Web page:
Off Limits

Puttin' on the Dog

 Dogpile: Duane "Dog" Chapman, Denver's very own celebrity bounty hunter, finally hit the bigtime last week when he guested on Hollywood Squares, a gig he snared through recent publicity over his capture of fugitive rapist Andrew Luster. It wasn't the quarter-of-a-million-bucks reward he was hoping for, but it was some consolation prize for the attention-loving Dog, who made his TV debut back in 2000 when he was the focus of a two-day shoot for "The Secret World of Bounty Hunters," a segment of the Learning Channel's The Secret World of... ("A Dog Gets His Day," March 30, 2000). At the time, Chapman had plans for a Walker, Texas Ranger-style action show, as well as a Cops-like reality series. Although neither came to fruition, he managed to gain international notoriety this past June when he tracked down Luster, the Max Factor heir, at a taco stand in Puerto Vallarta.

"Legendary bounty hunter Duane 'Dog' Chapman is truly an example of a redeemed life," reads the bio of the "bounty hunter/public speaker" on "After serving two years of a five year prison sentence in 1977 he became a bounty hunter in order to pay off back child support that had accumulated while in prison. He caught his first bounty within a week and found a whole new calling. Today he has caught over 6,000 suspected and convicted criminals. Despite this record his attitude remains commendably humble and gives credit to the average American who was willing to give him information."

Hey, Dog never said he was an academic whiz...and he proved it when pitted against such Einsteins as Carrot Top, Martin Mull, Vicki Lawrence and Dr. Ruth. Too bad Squares didn't pair him with local luminaries -- just imagine Dog squaring off against this lineup of Denver stars, from shining to shooting:

: Katica Crippen, pinup girl for the right to bare arms ("Bulls Eyeful," February 13), who got popped for a parole violation when she posed with guns for a local photog who posted her steamy pictures on the Web.

: W. Bruce Cameron, the perfect substitute for Squares favorite John Ritter (now memorialized on its Web site), whose compilation of essays (many written for the Rocky Mountain News) in the book 8 Simple Rules for Dating My Teenage Daughter inspired Ritter's now-endangered ABC sitcom.

: John Hickenlooper, our public-appearance-happy mayor who'd go to the opening of an envelope, made his movie debut in a film made by his cousin, George Hickenlooper (see Pop Quiz, page 24), and is now slated to play a reporter in John Sayles's Silver City.

: Judy Collins, home-grown warbler and East High grad.

: Matthew Helms, the thirteen-year-old Lakewood kid who has eight minutes of scarifying screen time in Cabin Fever, now playing in a theater near you ("Raw Power," September 18). Pancakes! Pancakes!

: Gary Coleman, the diminutive California gubernatorial candidate who spent a pleasant period in the '80s living in Highlands Ranch, where he occupied a model home dubbed (not by him) "The Busy Woman's Dream House."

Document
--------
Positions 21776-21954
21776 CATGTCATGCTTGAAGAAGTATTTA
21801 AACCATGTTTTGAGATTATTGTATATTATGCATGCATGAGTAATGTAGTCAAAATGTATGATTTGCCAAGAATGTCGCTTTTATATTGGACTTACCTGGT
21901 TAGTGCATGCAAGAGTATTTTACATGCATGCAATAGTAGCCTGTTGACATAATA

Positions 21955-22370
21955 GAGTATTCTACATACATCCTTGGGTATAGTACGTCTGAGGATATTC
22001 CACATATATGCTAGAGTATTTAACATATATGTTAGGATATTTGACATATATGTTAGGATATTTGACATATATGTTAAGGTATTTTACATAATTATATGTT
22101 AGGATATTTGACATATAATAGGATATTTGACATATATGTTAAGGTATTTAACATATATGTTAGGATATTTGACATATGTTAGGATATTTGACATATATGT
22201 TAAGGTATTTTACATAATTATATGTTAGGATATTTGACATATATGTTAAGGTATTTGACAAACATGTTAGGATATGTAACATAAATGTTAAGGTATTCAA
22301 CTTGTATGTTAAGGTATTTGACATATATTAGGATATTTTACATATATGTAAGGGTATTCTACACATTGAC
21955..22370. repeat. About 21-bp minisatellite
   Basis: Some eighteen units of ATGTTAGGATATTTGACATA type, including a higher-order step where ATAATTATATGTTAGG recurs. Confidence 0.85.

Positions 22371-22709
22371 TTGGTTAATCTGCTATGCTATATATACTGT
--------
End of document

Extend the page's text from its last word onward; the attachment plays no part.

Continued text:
: Kobe Bryant, the Los Angeles Lakers star whose antics at Vail's Lodge & Spa at Cordillera last July has him racking up frequent-flier miles to Colorado.

: Thunder, an athlete and a gentleman.

Only the lonely: The Maytag Repairman didn't have anything on the Denver City Council Monday-night meeting, which was up against Monday Night Football's Denver Broncos/Oakland Raiders match and commercials featuring the Coors Light Twins. Even as Samuel L. Jackson offered a gravelly intro to the grudgefest -- "like good hates evil, and evil hates good" -- Denver's thirteen councilmembers gamely plunged forward, approving a measure saluting immigrant workers and, yes, another marking Orange Monday. For that vote, council president Elbra Wedgeworth donned a Bronco head and councilman Doug Linkhart offered a salute to any valiant souls "watching us on Channel 8 tonight."

Colleague Charlie Brown took home-field advantage to push one of his pet projects: saving the Denver Police Mounted Patrol. When Monday Night Football was in town a few years ago, he noted, "the whole world was watching" as ABC televised footage of the mounted police on the 16th Street Mall, a "powerful symbol." Now that the horses are on the chopping block, he added, "I hope Thunder is not the last horse standing in Denver."

Will the circle be unbroken? The Orchard Road Christian Center, that Pentecostal, speaking-in-tongues institution in Greenwood Village formerly known as the Happy Church, is now Lord of the Rings. With charismatic televangelist pastor Marilyn Hickey leading the charge, the church has added another gimmick to its very high-profile fundraising efforts: a ring. Not a particularly valuable ring, either, but one of those 25-cent-turn-your- finger-green suckers prized by kids the world over. With Hickey's blessing, however, the simple band gains "magical" powers.

"Maybe you need a TURNAROUND in your finances, health, or marriage," preaches Hickey in the direct-to-your-door mailer. "Perhaps you could use a TURNAROUND in your job; your career; your living conditions...No matter who it is that's giving you trouble or what it is that's hurting, hindering, or haunting you...God wants to make TODAY the DAY you begin to receive His MIRACLE TURNAROUND by faith. That's one of the reasons I've enclosed the simple gold-colored ring with this letter. All throughout scripture, we see where a ring often marked the MOMENT of a significant TURNING POINT.

Next Page »
My Voice Nation Help